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Dollar falls ahead of US-China trade talks, on Trump Fed criticism

US Rep. Ilhan Omar (D-MN) (L) talks with Speaker of the House Nancy Pelosi (D-CA) during a rally with fellow Democrats before voting on H.R. 1, or the People Act, on the East Steps of the US Capitol on March 08, 2019 in Washington, DC. (AFP photo)
Bundles of banknotes of US dollar are pictured at a currency exchange shop in Ciudad Juarez, Mexico, January 15, 2018. (Photo by Reuters)

The greenback fell on Monday as investors pulled out of the safe-haven currency with optimism rising over upcoming US-China trade talks, and after US President Donald Trump criticized the pace of the Federal Reserve’s interest-rate hikes.

The dollar index .DXY, which weighs the greenback against a basket of six rival currencies, fell 0.3 percent to a low of 95.83 in the North American session ahead of trade talks between the United States and China, due this week, which investors hope will ease tensions between the world’s two biggest economies.

Dealers cited speculation that the talks could set the stage for a summit between US President Donald Trump and Chinese President Xi Jinping in November. Trade tensions have on the whole been a boon to the dollar, which benefits from geopolitical turmoil as the market seeks out less risky investments.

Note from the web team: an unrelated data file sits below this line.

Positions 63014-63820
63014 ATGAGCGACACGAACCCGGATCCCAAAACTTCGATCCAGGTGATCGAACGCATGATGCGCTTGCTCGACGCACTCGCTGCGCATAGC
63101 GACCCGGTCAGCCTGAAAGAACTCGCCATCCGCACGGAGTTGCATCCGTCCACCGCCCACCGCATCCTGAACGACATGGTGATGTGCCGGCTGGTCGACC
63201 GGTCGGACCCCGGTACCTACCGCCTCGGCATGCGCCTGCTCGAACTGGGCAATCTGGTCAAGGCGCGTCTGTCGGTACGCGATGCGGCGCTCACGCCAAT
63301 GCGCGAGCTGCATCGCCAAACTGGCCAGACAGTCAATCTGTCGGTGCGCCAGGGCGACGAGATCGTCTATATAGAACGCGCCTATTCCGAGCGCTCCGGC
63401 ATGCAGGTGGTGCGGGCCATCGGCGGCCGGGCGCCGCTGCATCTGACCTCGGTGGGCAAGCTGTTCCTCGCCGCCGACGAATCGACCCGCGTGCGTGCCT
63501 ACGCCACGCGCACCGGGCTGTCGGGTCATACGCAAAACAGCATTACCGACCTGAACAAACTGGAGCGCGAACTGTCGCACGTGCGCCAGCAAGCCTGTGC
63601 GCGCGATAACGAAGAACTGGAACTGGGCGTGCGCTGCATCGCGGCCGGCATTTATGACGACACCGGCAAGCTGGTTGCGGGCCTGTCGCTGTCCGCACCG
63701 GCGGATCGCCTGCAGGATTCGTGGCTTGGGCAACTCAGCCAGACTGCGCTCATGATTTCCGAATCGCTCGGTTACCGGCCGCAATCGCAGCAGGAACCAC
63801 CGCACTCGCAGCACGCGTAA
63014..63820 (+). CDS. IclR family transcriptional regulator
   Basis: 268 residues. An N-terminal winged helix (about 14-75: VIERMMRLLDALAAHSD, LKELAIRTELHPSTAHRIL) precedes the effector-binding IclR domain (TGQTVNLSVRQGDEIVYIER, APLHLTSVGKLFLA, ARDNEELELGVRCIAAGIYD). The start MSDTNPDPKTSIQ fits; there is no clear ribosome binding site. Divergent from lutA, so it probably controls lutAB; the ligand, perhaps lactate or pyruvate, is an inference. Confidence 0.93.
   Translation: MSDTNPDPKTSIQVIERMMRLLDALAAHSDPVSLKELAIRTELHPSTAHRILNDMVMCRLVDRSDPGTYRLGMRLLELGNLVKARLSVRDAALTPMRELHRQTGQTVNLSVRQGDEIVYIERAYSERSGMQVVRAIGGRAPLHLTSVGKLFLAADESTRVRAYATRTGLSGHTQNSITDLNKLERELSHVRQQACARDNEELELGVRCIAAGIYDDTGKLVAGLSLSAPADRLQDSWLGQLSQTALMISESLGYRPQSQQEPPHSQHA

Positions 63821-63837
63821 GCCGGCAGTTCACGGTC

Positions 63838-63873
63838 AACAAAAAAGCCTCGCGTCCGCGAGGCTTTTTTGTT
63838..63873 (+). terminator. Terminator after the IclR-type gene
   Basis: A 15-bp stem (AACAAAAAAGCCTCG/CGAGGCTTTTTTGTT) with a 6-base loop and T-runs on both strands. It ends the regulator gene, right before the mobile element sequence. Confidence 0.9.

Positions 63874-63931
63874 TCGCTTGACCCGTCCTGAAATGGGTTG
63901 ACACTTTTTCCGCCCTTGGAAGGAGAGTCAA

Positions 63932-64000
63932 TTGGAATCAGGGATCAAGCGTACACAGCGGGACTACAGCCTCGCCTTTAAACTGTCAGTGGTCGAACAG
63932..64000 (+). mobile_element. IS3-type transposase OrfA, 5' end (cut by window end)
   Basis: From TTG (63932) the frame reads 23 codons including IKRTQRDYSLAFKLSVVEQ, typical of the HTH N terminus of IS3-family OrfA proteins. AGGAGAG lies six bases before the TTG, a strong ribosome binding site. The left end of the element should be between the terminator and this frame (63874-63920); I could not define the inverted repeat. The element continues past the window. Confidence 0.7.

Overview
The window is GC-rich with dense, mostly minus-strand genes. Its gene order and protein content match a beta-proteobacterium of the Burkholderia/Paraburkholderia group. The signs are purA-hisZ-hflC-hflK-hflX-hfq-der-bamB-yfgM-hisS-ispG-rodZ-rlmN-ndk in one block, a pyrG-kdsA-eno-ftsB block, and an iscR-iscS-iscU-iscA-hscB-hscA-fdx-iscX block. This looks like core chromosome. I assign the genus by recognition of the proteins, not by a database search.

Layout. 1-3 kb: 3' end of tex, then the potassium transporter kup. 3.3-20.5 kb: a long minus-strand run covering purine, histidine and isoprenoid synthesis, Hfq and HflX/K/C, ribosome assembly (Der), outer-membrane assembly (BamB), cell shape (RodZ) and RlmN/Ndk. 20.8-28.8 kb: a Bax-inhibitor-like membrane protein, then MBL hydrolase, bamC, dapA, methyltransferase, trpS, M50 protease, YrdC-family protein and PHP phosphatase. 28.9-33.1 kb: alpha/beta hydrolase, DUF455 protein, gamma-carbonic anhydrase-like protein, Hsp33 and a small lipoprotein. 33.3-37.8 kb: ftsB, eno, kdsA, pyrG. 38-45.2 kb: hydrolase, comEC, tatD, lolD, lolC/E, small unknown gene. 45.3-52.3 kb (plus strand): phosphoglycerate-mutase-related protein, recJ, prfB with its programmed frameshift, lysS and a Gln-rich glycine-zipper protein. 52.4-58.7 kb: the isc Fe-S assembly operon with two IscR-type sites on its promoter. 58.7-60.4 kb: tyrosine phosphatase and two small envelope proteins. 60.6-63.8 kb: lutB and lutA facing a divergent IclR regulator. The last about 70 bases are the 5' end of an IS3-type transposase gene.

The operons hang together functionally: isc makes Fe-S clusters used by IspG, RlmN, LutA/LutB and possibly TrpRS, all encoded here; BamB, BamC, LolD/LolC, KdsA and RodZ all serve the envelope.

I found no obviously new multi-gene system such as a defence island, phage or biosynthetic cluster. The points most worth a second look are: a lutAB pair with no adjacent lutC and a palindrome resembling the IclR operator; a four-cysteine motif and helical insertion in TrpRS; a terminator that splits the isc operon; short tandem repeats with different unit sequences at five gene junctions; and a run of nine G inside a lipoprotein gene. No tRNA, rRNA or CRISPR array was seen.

“The market is long dollars. There’s some caution that this week’s trade talks - US-China and EU and Japanese officials will also be in town - could lead to some positive headlines. And if so, some of the dollar longs might get pressured,” said Daniel Katzive, head of FX strategy North America at BNP Paribas in New York.

The dollar index hit a session low following a Reuters interview with Trump on Monday afternoon in which the president said that he would criticize the Fed if it continued to raise rates, that the central bank should be more accommodating and that he “should be given more help by the Fed.”

The US currency also weakened against the euro as investors unwound risk-off trades made earlier in the day. Concerns that the currency crisis in Turkey could hurt euro zone banks and uncertainty about the Italian government’s planned budget had weighed on the euro.

“In the European session, emerging market tension had the dollar bid, and since then we’ve had a positive open. ... It’s a risk-on session, and the dollar has come off accordingly,” said Greg Anderson, global head of FX strategy at BMO Capital Markets in New York.

Against the US currency, the euro EUR= strengthened 0.34 percent to a daily high of $1.148.

Traders are also preparing for the release of Federal Reserve policy meeting minutes on Wednesday and an annual Jackson Hole symposium for insights into the likely direction of US monetary policy.

On Monday, the lira fell 1.5 percent, pushed lower after S&P Global and Moody’s downgraded the country’s sovereign credit rating further into junk territory.

(Source: Reuters)

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